Patient Advocacy Must Be More Than a Good Sound Bite

By Michael Myers, Jeff Winton Associates Consultant

Dec. 2020

You would be hard-pressed to find any organization in today’s health care space that does not center its messaging around the patient and the importance of patient 

advocacy. Patient centricity is without question critical to the viability and efficacy of drug discovery, trial, and delivery, of patient care and treatment, and of health care coverage. While the right messaging is certainly important, if an organization’s actions do not back up and sustain the prose, those magical sound bites will eventually fall on deaf ears. 

So, a bit of introspection is needed to determine if your organization’s words and actions are in sync. Following are questions that every leader should be asking to ensure their words and actions are working in concert as it relates to patient advocacy.

  • Does your organization’s demographic makeup reflect the patient communities and populations it serves, or wishes to serve? Diversity & Inclusion in 2020 has taken on heightened significance as societal and racial injustice pierced our emotions. That more diverse employee base is not just reputationally smart business, and morally and ethically right, but it strengthens an organization’s ability to be far more in tune with and sensitive to patient needs if it mirrors that patient audience.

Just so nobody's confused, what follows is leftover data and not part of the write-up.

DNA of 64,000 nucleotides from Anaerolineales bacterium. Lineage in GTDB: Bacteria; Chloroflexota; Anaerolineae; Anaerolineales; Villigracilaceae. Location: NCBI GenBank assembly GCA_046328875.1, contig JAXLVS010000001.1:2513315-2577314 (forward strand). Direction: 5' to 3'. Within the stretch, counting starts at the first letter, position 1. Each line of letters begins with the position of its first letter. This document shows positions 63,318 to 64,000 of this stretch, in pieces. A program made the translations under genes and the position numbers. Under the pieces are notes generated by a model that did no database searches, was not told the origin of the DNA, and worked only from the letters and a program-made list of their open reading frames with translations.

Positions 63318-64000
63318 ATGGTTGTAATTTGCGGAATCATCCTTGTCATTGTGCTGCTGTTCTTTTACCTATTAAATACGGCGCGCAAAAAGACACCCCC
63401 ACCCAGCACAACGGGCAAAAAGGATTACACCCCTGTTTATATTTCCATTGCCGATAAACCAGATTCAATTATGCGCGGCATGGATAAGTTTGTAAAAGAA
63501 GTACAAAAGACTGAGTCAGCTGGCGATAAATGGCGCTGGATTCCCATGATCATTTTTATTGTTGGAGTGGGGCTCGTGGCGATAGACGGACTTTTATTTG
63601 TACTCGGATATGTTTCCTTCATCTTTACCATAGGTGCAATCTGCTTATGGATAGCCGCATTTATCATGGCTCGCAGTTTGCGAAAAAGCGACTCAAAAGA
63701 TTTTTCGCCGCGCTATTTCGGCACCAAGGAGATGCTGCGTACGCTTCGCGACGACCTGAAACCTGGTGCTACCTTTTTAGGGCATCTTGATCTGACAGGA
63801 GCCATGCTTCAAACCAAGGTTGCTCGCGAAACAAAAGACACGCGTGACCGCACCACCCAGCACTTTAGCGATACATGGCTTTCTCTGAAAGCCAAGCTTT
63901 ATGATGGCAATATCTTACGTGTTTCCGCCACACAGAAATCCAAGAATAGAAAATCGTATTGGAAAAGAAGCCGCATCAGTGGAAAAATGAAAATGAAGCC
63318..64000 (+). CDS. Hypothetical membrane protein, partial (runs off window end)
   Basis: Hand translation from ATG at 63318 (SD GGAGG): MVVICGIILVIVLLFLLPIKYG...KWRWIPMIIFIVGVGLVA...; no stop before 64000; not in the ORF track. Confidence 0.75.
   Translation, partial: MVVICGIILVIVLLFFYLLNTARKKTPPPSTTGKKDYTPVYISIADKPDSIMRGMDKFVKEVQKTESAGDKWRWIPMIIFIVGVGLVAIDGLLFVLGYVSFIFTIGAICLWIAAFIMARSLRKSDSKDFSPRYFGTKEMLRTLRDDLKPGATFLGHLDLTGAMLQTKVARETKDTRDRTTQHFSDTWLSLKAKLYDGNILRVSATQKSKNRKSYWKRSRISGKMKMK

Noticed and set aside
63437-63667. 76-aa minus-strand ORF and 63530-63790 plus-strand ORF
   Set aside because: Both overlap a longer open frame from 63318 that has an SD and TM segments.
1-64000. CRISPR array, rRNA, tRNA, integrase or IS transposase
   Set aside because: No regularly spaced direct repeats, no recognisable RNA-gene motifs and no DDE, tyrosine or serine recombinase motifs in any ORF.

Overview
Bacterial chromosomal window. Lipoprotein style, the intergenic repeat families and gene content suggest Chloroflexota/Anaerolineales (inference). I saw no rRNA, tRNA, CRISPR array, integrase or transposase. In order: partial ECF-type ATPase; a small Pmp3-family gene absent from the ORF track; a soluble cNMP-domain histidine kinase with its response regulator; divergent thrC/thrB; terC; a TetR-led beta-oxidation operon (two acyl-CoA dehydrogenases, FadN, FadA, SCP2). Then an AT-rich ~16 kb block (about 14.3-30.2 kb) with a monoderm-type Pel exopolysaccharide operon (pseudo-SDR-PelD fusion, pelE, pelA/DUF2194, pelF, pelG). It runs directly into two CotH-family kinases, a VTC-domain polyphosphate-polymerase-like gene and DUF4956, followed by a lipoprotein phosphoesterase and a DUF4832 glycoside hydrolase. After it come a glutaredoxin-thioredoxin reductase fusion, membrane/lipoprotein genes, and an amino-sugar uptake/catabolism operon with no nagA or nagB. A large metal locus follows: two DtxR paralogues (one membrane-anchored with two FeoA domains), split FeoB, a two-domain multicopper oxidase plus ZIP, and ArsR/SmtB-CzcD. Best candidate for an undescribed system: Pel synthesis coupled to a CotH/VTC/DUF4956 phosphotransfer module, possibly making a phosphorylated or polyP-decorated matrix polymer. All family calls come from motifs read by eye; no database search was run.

• On the R&D front, is there a system in place at each stage of development and discovery to  listen to and engage with patient and advocate voices so that progressive work is enhanced and refined based on the expressed needs and wishes of that most important audience?


  • Is that patient audience an intrinsic and represented part of leadership thinking and strategic execution, not just when the cameras are rolling, the articles are published, and the tweets are shared, but when corporate plans are conceived, initiated, budgeted and executed for the following year? Anything short is missing the boat.


  • Finally, is your organization not only committed in theory, but actively participating with existing and prospective partners across the health care ecosystem, including policymakers and legislators, to a) make drugs more accessible and affordable, and b) bring greater participatory equity to clinical trials? 


Asking the right questions is a crucial learning step. Doing everything you can to improve patient lives by prioritizing needs, experience, access, and quality of life is paramount. Each of us, regardless of where we reside in the health care ecosystem, has an obligation to advocate on behalf of the patients whose lives we can change for the better.  


Michael Myers brings a wealth of experience to Jeff Winton Associates in corporate communications, public relations, and issues management, serving complex public and privately held organizations in health care, sports and entertainment, financial services, travel and tourism, and other industries. Most recently, he served as Senior Vice President of External Affairs & Communications for Cancer Treatment Centers of America.

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